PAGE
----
To quantify the degree to which individual and regional characteristics accounted for the observed regional cost variation, we compared variance estimates of regional cost variation across a sequence of models. We report the percentage of reduction in variance achieved in more complex models in comparison with the simplest model which included neither individual nor region or HSA-specific characteristics. Finally, based on the region-specific and HSA-specific coefficients we calculated for each region the ratio by which costs were higher or lower when compared with the national mean (cost ratios). Data management and analyses were performed in Stata version 14 (StataCorp LP, College Station, TX).
Ethical approval was obtained from the Ethics Committee of the Canton of Bern.
The initial dataset consisted of 119,613 individuals. We excluded 620 (0.5%) individuals below 19 years, 172 (0.1%) individuals who lived abroad, and 364 (0.3%) whose address was missing. The remaining population was probabilistically linked to 2008–2010 mortality data with 95.6% success rate; 5180 unlinked individuals were similar to the linked ones (Table 2, SDC, Supplemental Digital Content 1, http://links.lww.com/MLR/B255) and were excluded. The study population covered 61.3% of deaths in Switzerland between 2008 and 2010. The sex, age, nationality, civil status, level of urbanization, language region, Swiss-SEP and, most importantly, cause of death distributions were almost identical to overall mortality in that time period (Table 3, SDC, Supplemental Digital Content 1, http://links.lww.com/MLR/B255).
The final study population consisted of 113,277 individuals (Table 1). As expected, women were older at the time of death and main causes of death were cardiovascular diseases and cancers. Younger individuals were more likely to die of external causes than older persons. Study participants were mostly Swiss (92%), and either married (39%) or widowed (40%) at the time of death. The distribution across age and sex groups of religious affiliation, level of urbanization, and neighborhood SEP was similar.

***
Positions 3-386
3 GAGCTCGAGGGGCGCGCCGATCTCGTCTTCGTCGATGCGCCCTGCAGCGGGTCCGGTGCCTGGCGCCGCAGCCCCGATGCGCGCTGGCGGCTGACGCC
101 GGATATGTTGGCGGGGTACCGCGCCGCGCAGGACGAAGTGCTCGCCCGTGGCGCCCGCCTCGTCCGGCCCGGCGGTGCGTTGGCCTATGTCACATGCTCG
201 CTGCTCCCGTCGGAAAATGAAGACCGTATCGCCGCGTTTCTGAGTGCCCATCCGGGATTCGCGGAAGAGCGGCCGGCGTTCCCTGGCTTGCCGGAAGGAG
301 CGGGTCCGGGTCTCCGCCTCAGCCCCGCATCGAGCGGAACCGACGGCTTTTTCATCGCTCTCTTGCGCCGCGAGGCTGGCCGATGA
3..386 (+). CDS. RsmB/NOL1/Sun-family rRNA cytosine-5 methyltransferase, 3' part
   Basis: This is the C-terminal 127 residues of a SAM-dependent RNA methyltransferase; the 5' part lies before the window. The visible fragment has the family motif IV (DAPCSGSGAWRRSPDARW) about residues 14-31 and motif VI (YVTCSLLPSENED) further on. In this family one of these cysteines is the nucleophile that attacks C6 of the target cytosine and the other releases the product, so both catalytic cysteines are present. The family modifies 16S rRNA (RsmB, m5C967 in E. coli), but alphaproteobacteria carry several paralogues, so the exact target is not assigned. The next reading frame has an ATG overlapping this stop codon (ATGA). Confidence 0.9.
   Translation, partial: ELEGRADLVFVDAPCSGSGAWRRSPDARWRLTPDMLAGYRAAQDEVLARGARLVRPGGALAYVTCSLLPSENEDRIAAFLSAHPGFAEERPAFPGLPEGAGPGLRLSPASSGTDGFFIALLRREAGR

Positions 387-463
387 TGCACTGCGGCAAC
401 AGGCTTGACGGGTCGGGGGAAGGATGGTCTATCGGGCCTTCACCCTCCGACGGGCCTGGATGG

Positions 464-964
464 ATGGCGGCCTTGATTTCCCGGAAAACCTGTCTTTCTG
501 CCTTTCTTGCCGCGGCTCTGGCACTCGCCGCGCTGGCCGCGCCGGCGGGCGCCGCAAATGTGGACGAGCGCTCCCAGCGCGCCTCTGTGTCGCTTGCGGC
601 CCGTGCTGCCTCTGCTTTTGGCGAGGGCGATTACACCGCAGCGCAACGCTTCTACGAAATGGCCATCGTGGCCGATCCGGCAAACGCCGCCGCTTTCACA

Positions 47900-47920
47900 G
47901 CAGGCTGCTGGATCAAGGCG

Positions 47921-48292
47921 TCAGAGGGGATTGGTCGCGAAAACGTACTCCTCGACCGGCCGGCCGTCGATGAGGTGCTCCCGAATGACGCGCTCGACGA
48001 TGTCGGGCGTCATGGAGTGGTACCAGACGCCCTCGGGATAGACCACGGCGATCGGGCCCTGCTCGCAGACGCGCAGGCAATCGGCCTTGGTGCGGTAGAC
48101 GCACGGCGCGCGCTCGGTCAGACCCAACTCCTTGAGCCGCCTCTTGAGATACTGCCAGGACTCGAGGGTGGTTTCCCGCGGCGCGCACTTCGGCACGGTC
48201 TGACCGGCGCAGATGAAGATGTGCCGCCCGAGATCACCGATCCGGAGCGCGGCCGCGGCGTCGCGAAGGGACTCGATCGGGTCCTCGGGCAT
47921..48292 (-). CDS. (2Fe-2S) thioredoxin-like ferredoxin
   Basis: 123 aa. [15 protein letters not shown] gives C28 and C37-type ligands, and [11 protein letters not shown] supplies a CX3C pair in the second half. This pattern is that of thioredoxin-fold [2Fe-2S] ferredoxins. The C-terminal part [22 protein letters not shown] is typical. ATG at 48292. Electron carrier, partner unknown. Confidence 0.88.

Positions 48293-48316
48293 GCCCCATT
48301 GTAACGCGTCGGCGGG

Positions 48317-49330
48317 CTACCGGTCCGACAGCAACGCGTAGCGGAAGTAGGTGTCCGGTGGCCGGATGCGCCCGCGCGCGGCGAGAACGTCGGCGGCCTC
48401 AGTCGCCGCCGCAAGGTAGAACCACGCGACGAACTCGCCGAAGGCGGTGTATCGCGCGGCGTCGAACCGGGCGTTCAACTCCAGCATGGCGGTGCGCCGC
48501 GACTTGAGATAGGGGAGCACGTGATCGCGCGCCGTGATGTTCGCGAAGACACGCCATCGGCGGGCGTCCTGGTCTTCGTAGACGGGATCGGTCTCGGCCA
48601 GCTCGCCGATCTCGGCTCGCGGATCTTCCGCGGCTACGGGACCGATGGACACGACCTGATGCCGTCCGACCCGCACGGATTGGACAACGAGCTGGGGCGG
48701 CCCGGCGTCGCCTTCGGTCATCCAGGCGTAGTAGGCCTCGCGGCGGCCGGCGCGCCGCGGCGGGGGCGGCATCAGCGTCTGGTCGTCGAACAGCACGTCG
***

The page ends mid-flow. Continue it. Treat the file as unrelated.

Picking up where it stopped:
Costs by Individual and Regional Characteristics
The mean cost of care during the last 12 months of life was 32.5k (thousand; SD, 33.2k) Swiss Francs (CHF; 1 CHF=0.90 Euro=1.01 US Dollar, as of May 19, 2016) (Table 4, SDC, Supplemental Digital Content 1, http://links.lww.com/MLR/B255). For both sexes, spending first tended to increase with age, and then decrease among the oldest age groups. Cancer deaths, especially colorectal, breast, and prostate cancers among younger individuals, were associated with the highest costs, followed by diseases of the nervous system and respiratory diseases. Coronary heart disease, external causes and, among younger individuals, mental and behavioral diseases generated, on average, lower costs. Costs tended to be higher among foreigners, married persons, and those resident in Latin-speaking parts of Switzerland, and areas of higher SEP. Costs were slightly lower in areas with a higher density of nursing home beds and lower density of hospital beds. Analyses of median cost showed similar trends (Table 5, SDC, Supplemental Digital Content 1, http://links.lww.com/MLR/B255).
Geographical Variation in Costs